June 21, 2021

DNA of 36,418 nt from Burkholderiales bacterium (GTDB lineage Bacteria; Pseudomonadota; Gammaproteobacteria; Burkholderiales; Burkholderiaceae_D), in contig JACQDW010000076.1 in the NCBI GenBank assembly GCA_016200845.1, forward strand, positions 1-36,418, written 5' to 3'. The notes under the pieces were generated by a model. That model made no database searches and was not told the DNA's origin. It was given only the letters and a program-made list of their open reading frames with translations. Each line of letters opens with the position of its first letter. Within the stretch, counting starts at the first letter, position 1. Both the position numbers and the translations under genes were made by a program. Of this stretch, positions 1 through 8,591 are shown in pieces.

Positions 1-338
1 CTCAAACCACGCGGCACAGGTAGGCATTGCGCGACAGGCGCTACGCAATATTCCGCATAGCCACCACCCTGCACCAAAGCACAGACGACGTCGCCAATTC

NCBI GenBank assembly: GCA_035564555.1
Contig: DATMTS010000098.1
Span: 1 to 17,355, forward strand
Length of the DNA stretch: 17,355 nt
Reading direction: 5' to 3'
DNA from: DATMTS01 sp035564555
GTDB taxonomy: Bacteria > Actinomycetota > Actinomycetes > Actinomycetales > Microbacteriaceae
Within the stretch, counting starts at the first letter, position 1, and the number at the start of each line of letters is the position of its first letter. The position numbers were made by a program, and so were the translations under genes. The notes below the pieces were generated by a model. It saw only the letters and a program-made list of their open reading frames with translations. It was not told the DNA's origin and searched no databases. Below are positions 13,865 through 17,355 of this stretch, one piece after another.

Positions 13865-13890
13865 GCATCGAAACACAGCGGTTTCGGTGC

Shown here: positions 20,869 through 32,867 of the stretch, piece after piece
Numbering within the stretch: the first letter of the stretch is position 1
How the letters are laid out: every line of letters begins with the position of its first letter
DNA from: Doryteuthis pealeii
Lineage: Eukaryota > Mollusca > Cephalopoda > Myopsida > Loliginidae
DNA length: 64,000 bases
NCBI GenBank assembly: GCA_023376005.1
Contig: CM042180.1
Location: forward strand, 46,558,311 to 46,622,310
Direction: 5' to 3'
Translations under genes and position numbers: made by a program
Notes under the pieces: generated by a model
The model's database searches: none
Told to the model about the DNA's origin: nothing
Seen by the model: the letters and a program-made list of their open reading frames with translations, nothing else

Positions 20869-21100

first_imgA JUDGE has ruled against anglers involved in a long-running dispute over a Co Donegal fishery.The anglers had been fishing the Gweebarra for a number of years until new rules came into force in 2007.But a judgement in favour of the Inland Fisheries Ireland (IFI) has sounded the deathknell for anglers hopes of being recognised as having “rights” to fish. In a statement to Donegal Daily, the IFI said Ms Justice Laffoy’s delivered judgement in the High Court on the first module of the trial in the case of Inland Fisheries Ireland (“IFI”) v Peadar O’ Baoill and Others had ruled in its favour.The organisation said the trial was sought by IFI to allow key issues to be determined in this first module with the objective of saving court time and costs. The module related to the most important sections of the fishery, parts of which are in State ownership and part private. All these sections are managed by IFI and include the famous “Mayo Pool”.Said the IFI statement: “The key claim by the Defendants and others opposed to the new fishing arrangements introduced on the Gweebarra by the Northern Regional Fisheries Board (now IFI) in 2007 (following agreement with other stakeholders), was that they had acquired rights to fish freely without permit or other restriction by virtue of fishing in this manner for many years prior to 2007.“They claimed they could continue to fish without the need for a permit from IFI on behalf of the State or private owners, as appropriate. If such rights were upheld it would have made the arrangements introduced in 2007 unworkable as the rod management plan which was central to the changes was dependent on regulation by issue of permits.“The decision on this key claim for any section of the fishery had application throughout the freshwater fishery as if there were such rights, they would affect all owners and all sections. However the Judgement was emphatic in rejecting the Defendants’ claim in that regard stating-“The reality is that the defendants have not established any right, public, or otherwise, to fish in the freshwater part of the Gweebarra River, including the part thereof the subject of this module”.The IFI said the questions to be determined by the Court in this module and the answers given by the Judge were as follows-(a) Does the plaintiff (Inland Fisheries Ireland) have the right to manage, control and regulate access to the lands marked in yellow (State owned) and green (Privately owned) on the relevant mapAnswer: Yes(b) Is the plaintiff (Inland Fisheries Ireland) entitled to the reliefs sought against the defendants insofar as the lands at (a) above are concerned?Answer: Yes(c) Are the defendants entitled to the reliefs set out in the counterclaim insofar as the lands at (a) above are concerned?Answer: NoIn short, said the IFI, it succeeded and the Defendants failed on all issues which were the subject of this module and, as already outlined above, the rejection of their claim to have acquired rights to fish without the permit of the owners extends to the entire freshwater part of the Gweebarra.The IFI went on: “The statements on behalf of the Donegal Game Angling Federation as reported in the edition of the Donegal News on the 21st December are therefore quite incomprehensible in the circumstances given they claim among other things that the Judgement confirmed the Defendants’ rights to fish the Gweebarra when the exact opposite is the case.“In her concluding remarks, the Judge urged the parties to avoid further expense by endeavouring to resolve the remainder of the dispute by local agreement and stated that “the Gweebarra River is a precious resource, which requires to be protected for this and future generations”- a view which IFI fully endorses.“In that context IFI repeats it’s previously stated position that it has absolutely no wish to be involved in proceedings of this nature and remains committed to the protection of the Gweebarra fishery in its entirety, the public portion of which is a state asset. It welcomes any initiative which will allow for sustainable management of the fishery into the future. It is happy therefore to seek to resolve the remainder of the dispute, but such would have to be found in the context of existing legal agreements with other stakeholders.”ANGLERS LOSE LONG-RUNNING LEGAL CASE OVER FISHING RIGHTS ON GWEEBARRA was last modified: December 23rd, 2012 by BrendaShare this:Click to share on Facebook (Opens in new window)Click to share on Twitter (Opens in new window)Click to share on LinkedIn (Opens in new window)Click to share on Reddit (Opens in new window)Click to share on Pocket (Opens in new window)Click to share on Telegram (Opens in new window)Click to share on WhatsApp (Opens in new window)Click to share on Skype (Opens in new window)Click to print (Opens in new window) Tags:ANGLERS LOSE LONG-RUNNING LEGAL CASE OVER FISHING RIGHTS ON GWEEBARRAlast_img

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